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    Vigilantism
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    “Vigilantism,” Church History Topics

    “Vigilantism”

    Vigilantism

    Throughout the 1830s and 1840s in Ohio, Missouri, and Illinois, the Latter-day Saints experienced significant persecution and harassment at the hands of mobs. The Saints were one of many groups to suffer such treatment. Communities often employed tactics like tarring and feathering and other forms of vigilante violence to enforce their own ideas of justice when they were dissatisfied by the actions of governments and courts. On the frontier especially, many early Americans considered these forms of violence to be acts of patriotism and self-preservation.

    illustration of a mob destroying the Church’s press in 1833

    Depiction of a mob destroying the Church’s press in Independence, Missouri, in 1833.

    The most well-known instances of vigilante violence against early Latter-day Saints include the tarring and feathering of prominent Church leaders in Ohio and Missouri; the destruction of the Church printing press in Independence, Missouri, in 1833; the expulsion of Mormons from Jackson County in 1833, from the state of Missouri in 1838–39, and from the state of Illinois in 1846; and the murders of Joseph and Hyrum Smith in 1844.

    How did early Americans justify mob violence?

    The American tradition of extralegal vigilante action was rooted in the country’s struggle for independence. In 1773, for instance, Boston residents planned and carried out an attack on Stamp Tax officials, known as the Boston Tea Party. After the American Revolution, people continued to justify the violent enforcement of what they considered to be the will of the majority. Whether in cities or rural towns, many early American settlers claimed the right to take the law into their own hands, often against minorities, to preserve their way of life. Even government officials tended to accept these justifications. Daniel Dunklin, who served as Missouri governor from 1832 to 1836, at the time the Saints were driven from Jackson County, noted that “public sentiment may become paramount law; and … it is useless to run counter to it.”1

    How organized was the violence against Church members?

    As with other vigilante violence in early America, crowd aggression against Mormons was more organized than the word mob may suggest to modern ears. The July 1833 attacks on Latter-day Saint targets in Independence, Missouri, for example, were coordinated by a committee of the county’s most reputable citizens—a committee complete with chairman and secretaries. Before destroying W. W. Phelps’s printing office and tarring and feathering Bishop Edward Partridge and another Church member, these community leaders met at a courthouse, drafted a manifesto demanding that the Saints evacuate the county, and pledged, in direct imitation of the signers of the Declaration of Independence, their “lives, fortunes, and sacred honors” in support of the resolution.2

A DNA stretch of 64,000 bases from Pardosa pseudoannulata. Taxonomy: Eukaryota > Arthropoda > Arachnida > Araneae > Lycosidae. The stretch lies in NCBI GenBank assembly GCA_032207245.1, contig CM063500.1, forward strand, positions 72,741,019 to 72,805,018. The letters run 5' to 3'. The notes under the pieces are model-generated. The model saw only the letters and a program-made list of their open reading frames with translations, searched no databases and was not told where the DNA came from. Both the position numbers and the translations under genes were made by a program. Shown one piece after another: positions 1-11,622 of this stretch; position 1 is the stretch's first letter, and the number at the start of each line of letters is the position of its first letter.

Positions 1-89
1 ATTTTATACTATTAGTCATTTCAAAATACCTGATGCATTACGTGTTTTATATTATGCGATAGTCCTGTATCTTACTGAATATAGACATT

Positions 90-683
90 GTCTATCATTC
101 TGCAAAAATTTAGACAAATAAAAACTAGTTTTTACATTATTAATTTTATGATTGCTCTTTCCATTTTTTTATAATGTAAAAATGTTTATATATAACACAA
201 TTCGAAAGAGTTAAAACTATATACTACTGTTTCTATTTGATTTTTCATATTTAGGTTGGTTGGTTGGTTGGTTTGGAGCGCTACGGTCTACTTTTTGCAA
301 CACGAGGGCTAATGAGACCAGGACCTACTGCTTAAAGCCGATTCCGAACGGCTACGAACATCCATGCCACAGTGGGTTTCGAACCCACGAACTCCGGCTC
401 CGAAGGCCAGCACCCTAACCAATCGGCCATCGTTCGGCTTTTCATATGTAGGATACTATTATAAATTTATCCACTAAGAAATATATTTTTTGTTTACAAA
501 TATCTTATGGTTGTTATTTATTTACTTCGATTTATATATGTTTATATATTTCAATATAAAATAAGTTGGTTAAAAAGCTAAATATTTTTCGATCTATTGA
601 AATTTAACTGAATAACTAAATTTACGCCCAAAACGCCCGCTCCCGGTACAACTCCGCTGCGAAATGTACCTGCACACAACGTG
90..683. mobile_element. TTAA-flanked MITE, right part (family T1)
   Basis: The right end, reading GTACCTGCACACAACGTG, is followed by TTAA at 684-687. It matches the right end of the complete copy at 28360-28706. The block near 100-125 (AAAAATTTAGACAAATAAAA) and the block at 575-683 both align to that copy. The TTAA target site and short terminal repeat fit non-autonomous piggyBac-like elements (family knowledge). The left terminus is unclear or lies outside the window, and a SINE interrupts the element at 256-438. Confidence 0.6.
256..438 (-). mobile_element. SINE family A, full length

How did the Latter-day Saints respond to vigilante violence?

    In many cases, a substantial overlap existed between the mob and the local militia, making it difficult for Latter-day Saints to receive fair treatment under the law.3 In fact, Jackson County militia colonels were the ones who disarmed Church members in 1833 and then stood by while vigilantes vandalized the Saints’ homes and property. In 1838 some Church members themselves resorted to vigilantism to protect their homes and retaliate against those who threatened them.4 Throughout the conflict in Missouri and for several years afterward, Joseph Smith and other leaders encouraged Church members to seek compensation from the national government for their losses.5

    Related Topics: Jackson County Violence, Mormon-Missouri War of 1838, Opposition to the Early Church

    Notes

    1. Daniel Dunklin letter to W. W. Phelps, July 18, 1836, in W. W. Phelps, Collection of Missouri Documents, 1833–37, Church History Library, Salt Lake City; see also Richard Maxwell Brown, Strain of Violence: Historical Studies of American Violence and Vigilantism (New York: Oxford University Press, 1975), 30–33; Ronald W. Walker, Richard E. Turley Jr., and Glen M. Leonard, Massacre at Mountain Meadows: An American Tragedy (New York: Oxford University Press, 2008), 8–10; Paul A. Gilje, Rioting in America (Bloomington: Indiana University Press, 1996), 1–86.

    2. The Saints’ account of the event is found in “To His Excellency, Daniel Dunklin, Governor of the State of Missouri,” in The Evening and the Morning Star, Dec. 1833, 228–29. Other Missouri settlers made their case in the Jeffersonian Republican, Aug. 17, 1833; Richard Lyman Bushman, Joseph Smith: Rough Stone Rolling (New York: Alfred A. Knopf, 2005), 223, 224.

    3. See Militia Act of 1792, 1 Stat. chap. 33 (1792); cited in “Peace and Violence among 19th-Century Latter-day Saints,” Gospel Topics Essays, topics.lds.org.

    4. See “Peace and Violence among 19th-Century Latter-day Saints.”

    5. See Clark V. Johnson, ed., Mormon Redress Petitions: Documents of the 1833–1838 Missouri Conflict (Provo, Utah: Religious Studies Center, Brigham Young University, 1992).